Consider the following transaction:
Each of the output addresses has never before been used, and there is only one input address. Why does blockchain.info guess that 0.7695 BTC has been transacted with 3.7216 BTC as change rather than the reverse (see "Estimated BTC Transacted")? Does it just pick the second address as the change address?
In other cases, I am able to guess similarly to blockchain.info, for example:
(1) If multiple input addresses are used, the change address should not be greater than the lowest input address (unless, of course, this is being purposely obfuscated).
(2) If both of the output addresses have been used before, they may run a degrees-of-separation query to try to connect one of the output addresses more closely to the input addresses, more closely identifying it with the input addresses and therefore as the change address.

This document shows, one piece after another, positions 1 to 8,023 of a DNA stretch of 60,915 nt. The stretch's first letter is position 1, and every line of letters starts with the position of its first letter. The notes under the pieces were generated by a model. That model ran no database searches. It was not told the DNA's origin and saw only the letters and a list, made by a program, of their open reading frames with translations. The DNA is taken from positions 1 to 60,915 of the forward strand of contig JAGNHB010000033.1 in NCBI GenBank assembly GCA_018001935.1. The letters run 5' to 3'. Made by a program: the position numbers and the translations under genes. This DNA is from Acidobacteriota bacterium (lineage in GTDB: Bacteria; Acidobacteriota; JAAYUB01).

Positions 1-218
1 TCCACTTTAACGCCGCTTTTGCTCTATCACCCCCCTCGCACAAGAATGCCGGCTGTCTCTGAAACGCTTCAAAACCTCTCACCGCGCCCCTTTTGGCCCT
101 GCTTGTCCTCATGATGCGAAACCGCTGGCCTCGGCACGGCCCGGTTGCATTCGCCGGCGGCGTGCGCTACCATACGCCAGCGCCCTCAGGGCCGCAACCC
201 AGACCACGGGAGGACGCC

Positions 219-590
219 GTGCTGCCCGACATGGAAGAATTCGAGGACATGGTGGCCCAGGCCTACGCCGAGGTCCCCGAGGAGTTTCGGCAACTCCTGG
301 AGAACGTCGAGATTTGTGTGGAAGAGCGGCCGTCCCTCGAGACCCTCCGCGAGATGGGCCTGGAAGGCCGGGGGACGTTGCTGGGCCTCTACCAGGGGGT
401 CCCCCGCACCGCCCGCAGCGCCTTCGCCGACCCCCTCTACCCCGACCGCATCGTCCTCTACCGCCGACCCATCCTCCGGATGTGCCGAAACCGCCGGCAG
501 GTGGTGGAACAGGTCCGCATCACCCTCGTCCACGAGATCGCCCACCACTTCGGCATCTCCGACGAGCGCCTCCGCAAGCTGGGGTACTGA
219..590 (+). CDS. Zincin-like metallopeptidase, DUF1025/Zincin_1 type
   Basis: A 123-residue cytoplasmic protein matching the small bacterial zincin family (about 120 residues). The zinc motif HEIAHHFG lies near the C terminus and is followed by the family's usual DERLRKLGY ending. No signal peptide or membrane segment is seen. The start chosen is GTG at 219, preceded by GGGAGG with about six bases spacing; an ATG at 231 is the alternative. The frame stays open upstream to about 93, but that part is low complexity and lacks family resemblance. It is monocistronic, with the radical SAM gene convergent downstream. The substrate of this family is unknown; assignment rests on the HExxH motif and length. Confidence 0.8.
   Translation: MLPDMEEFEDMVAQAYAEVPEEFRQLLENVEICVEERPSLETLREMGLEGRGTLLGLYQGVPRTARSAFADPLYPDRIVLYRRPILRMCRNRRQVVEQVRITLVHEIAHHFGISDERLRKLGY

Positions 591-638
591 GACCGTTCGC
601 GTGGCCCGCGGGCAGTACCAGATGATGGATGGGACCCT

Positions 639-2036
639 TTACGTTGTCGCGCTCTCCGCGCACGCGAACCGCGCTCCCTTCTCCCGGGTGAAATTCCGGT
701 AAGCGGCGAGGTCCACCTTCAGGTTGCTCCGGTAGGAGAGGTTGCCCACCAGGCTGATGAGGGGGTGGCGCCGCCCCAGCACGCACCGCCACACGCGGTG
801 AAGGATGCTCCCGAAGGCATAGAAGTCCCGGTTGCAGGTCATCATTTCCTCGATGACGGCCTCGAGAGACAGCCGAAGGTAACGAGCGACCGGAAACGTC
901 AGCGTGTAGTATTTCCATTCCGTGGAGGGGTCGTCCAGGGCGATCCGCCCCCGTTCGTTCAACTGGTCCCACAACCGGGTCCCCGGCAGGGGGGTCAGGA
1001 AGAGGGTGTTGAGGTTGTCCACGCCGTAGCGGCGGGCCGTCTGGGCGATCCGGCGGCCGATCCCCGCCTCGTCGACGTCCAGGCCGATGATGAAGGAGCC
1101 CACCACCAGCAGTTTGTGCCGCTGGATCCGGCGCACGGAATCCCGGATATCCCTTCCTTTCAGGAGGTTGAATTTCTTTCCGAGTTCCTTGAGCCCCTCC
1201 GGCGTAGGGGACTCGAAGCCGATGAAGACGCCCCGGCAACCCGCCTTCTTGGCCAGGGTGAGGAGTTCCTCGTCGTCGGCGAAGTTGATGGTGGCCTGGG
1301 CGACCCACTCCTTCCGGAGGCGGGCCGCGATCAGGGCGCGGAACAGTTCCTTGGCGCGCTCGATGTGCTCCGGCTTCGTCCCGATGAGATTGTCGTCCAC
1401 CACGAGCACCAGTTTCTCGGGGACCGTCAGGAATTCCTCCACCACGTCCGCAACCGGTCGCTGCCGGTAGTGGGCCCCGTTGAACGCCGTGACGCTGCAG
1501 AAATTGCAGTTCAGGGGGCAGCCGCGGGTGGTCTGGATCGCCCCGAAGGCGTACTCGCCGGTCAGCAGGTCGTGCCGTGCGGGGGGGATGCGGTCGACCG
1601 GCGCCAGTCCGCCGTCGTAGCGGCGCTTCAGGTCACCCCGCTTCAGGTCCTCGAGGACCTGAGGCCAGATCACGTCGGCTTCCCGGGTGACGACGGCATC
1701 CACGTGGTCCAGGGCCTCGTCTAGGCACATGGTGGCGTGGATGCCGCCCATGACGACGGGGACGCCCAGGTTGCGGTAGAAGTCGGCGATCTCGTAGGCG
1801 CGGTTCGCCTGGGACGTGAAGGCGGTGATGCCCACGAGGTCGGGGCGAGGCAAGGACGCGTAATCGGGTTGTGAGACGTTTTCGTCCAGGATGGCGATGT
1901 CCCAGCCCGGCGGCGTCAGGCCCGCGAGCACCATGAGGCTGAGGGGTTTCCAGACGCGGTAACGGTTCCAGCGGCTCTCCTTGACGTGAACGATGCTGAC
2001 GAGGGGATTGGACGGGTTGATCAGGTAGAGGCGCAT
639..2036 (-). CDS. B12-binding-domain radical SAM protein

(3) If only one of the output addresses has been used before, it is more likely to be the change address according to the heuristic in (2) because by definition the used address is more closely "connected" than an address that has never been used.
But what heuristic could be used if each of the output address is new? The spending pattern of the input address? Randomness? Thoughts?
You can see how this question affects views of the total/daily volume on Bitcoin in aggregate by comparing/contrasting both of the "Estimated Transaction Volume" charts available on http://www.blockchain.info/charts. They claim the second chart adjusts for change, but provide no details about the algorithm.